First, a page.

On saying i Love you

Mark Twain once wrote that love, is the irresistible desire to be irresistibly desired. And one could stop there and call it a job; however, in his book The Four Loves, C.S. Lewis used over 120 pages in a lovely discussion about Love.’ He began by separating love into the four words the Greeks assigned to the lone English word, love’, and these are, Agape, or selfless love, God’s love for mankind and His creation; Stogre, or affection, that which everyone has in varying degrees for parents and offspring; Philia, brotherly love, love which we reserve for our friends and neighbors; and, Eros, or erotic love romantic love, which needs no further explanation. He then divided love into two separate classes, gift-love and need-love. Tom T. Hall wrote and sang that he loved everything form, little fuzzy pups, to onions and beer. Paul, the apostle did such an eloquent job of defining love that, today, two thousand years later, people still use it in wedding vows, but, do the people speaking these vows truly understand what they are saying? A good thesaurus has more than twenty different synonyms for love, so, to ask a question about the importance of saying you love and expect anyone, educated or not to come up with a reasonable definition is a little overwhelming. And, of the thirty plus responses I’ve read, none of them deal with LOVE, they deal more with saying you love someone and the importance of saying it to those people for whom you feel a certain attachment or love. Yes, it is important to say it, but it is infinitely more important to SHOW it and that is accomplished through actions that reinforce your words. Even though those actions might be interpreted by that special someone as meaning you don’t actually love them.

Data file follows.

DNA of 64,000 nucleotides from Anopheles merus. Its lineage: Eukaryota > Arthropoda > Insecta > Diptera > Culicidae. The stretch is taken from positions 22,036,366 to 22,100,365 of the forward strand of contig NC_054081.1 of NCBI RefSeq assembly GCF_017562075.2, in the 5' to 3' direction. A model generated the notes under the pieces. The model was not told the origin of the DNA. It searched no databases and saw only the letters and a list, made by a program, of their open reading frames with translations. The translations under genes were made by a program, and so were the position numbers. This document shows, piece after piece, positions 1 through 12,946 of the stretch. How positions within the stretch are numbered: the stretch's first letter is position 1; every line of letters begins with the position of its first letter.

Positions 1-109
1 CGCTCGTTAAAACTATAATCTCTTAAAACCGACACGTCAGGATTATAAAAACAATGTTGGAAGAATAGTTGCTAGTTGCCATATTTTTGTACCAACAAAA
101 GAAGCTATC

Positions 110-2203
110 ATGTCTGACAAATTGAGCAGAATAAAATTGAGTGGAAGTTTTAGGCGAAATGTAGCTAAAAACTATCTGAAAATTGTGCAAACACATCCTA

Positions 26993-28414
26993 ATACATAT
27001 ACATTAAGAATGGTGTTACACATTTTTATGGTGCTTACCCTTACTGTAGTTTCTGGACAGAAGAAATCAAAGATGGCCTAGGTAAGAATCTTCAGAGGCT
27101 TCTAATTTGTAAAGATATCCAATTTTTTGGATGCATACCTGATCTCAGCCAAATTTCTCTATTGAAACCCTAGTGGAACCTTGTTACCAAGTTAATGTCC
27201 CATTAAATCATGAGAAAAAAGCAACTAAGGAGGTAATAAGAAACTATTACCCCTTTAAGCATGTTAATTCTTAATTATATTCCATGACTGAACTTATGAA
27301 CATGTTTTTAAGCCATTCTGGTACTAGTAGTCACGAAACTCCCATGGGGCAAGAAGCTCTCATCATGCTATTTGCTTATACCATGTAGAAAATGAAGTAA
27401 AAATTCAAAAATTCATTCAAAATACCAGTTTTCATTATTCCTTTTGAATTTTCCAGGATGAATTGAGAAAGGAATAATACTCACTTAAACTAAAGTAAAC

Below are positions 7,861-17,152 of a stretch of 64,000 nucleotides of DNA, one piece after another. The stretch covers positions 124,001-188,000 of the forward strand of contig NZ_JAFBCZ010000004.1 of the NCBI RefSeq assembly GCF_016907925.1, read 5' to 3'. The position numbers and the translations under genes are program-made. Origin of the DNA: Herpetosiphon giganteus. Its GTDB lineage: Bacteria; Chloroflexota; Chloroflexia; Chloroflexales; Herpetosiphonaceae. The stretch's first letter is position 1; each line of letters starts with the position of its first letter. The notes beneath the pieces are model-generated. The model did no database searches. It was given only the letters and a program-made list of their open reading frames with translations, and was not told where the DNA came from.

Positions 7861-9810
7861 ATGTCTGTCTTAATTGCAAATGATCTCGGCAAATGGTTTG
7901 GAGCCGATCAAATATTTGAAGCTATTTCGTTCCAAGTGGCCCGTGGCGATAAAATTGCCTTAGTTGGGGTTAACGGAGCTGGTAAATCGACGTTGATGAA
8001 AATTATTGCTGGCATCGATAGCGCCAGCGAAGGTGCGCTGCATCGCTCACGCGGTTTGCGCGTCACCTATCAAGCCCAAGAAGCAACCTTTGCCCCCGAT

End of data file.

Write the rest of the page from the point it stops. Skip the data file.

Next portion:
Any child will say, “If you loved me you’d ______!”(Fill in the blank with the current need or desire, which, at the moment, is giving that special someone the idea that you don’t love them.). Husbands and wives have been known to make special requests of each other prefaced by the very same childish words, “If you loved me you’d ______!” (run naked through this theater!).

What good is saying you love someone if your actions show the exact opposite, isn’t it a matter of interpretation? Or, is it simply that none of us is mature enough to understand what love is

Saying I love you, is good for the people you love, but showing you love them is good for both of you. Love is something that grows paradoxically, the more you give the more you have to give. Why, in God’s name, would anyone want to hold that which is impossible to describe adequately!

Love is an itch that can’t be scratched. Love is mentally running naked through a theater because someone asked you to. Love is a mental condition which affects your every physical reaction.

Say you love them if you must, but they won’t believe you, if what they interpret as loverun naked through this theateris the one thing you withhold from them

And if you must hear it repeat after me I Love You!